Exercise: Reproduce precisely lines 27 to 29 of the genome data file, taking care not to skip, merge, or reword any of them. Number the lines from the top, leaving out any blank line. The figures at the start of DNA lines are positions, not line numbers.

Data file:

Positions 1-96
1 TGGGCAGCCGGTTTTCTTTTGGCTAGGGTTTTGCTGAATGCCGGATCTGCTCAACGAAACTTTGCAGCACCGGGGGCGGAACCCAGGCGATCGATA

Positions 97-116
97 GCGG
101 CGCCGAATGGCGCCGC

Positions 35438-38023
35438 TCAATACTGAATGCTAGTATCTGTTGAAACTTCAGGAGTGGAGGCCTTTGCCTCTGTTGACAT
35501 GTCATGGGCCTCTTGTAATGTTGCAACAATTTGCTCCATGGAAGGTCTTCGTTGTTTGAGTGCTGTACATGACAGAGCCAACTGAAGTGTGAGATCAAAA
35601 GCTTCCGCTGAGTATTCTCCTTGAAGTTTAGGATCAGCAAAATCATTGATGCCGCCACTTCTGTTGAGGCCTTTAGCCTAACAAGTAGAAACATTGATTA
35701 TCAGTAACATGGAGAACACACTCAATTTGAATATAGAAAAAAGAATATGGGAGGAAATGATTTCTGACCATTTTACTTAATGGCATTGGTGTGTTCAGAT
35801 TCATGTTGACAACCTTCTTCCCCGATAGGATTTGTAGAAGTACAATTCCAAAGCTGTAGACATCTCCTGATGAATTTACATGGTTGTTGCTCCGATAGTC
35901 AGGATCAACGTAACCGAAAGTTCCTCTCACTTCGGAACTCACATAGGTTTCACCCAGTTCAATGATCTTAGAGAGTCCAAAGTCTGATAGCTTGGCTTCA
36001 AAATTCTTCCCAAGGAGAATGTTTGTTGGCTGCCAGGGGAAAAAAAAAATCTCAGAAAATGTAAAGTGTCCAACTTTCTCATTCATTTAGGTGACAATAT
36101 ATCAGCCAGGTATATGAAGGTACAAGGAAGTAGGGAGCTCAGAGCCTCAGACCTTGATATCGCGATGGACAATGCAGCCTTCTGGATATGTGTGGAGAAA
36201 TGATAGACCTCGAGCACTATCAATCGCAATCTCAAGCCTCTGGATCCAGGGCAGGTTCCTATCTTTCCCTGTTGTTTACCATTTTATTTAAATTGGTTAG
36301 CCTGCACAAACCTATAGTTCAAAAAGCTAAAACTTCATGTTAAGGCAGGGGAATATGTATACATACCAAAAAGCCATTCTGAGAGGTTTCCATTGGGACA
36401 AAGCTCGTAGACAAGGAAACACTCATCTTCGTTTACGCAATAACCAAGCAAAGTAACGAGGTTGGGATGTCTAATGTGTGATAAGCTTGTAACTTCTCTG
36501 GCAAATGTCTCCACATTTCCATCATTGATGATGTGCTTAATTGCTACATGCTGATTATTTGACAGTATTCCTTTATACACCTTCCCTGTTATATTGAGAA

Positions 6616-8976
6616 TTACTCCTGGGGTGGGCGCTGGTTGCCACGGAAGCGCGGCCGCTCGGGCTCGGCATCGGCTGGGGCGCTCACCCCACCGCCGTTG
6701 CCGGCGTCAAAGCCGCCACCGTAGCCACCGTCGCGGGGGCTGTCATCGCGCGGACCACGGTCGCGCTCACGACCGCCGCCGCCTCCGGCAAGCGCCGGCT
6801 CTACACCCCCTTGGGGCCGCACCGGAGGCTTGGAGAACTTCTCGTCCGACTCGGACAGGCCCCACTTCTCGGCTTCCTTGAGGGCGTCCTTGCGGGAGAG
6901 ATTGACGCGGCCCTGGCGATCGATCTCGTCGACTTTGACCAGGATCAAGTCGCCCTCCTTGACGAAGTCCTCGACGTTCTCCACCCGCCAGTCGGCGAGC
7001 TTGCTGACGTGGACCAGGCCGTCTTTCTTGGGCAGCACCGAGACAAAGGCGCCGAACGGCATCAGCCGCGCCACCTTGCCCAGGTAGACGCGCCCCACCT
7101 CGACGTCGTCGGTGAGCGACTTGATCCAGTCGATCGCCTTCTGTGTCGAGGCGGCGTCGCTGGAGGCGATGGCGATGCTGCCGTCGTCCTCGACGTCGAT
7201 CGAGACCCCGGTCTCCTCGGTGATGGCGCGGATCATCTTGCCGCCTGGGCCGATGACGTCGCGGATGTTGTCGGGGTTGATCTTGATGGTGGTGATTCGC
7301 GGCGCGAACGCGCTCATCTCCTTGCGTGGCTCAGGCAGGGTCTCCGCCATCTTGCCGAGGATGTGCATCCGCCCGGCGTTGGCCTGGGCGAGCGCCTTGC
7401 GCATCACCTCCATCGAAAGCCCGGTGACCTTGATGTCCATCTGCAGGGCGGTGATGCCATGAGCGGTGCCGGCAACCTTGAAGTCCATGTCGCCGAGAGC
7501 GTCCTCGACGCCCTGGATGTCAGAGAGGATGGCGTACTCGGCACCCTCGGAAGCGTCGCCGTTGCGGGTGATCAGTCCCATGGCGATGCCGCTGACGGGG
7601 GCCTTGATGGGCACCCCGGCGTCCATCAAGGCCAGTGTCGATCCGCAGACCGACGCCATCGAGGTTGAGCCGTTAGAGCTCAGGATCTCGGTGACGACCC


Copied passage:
7301 GGCGCGAACGCGCTCATCTCCTTGCGTGGCTCAGGCAGGGTCTCCGCCATCTTGCCGAGGATGTGCATCCGCCCGGCGTTGGCCTGGGCGAGCGCCTTGC
7401 GCATCACCTCCATCGAAAGCCCGGTGACCTTGATGTCCATCTGCAGGGCGGTGATGCCATGAGCGGTGCCGGCAACCTTGAAGTCCATGTCGCCGAGAGC
7501 GTCCTCGACGCCCTGGATGTCAGAGAGGATGGCGTACTCGGCACCCTCGGAAGCGTCGCCGTTGCGGGTGATCAGTCCCATGGCGATGCCGCTGACGGGG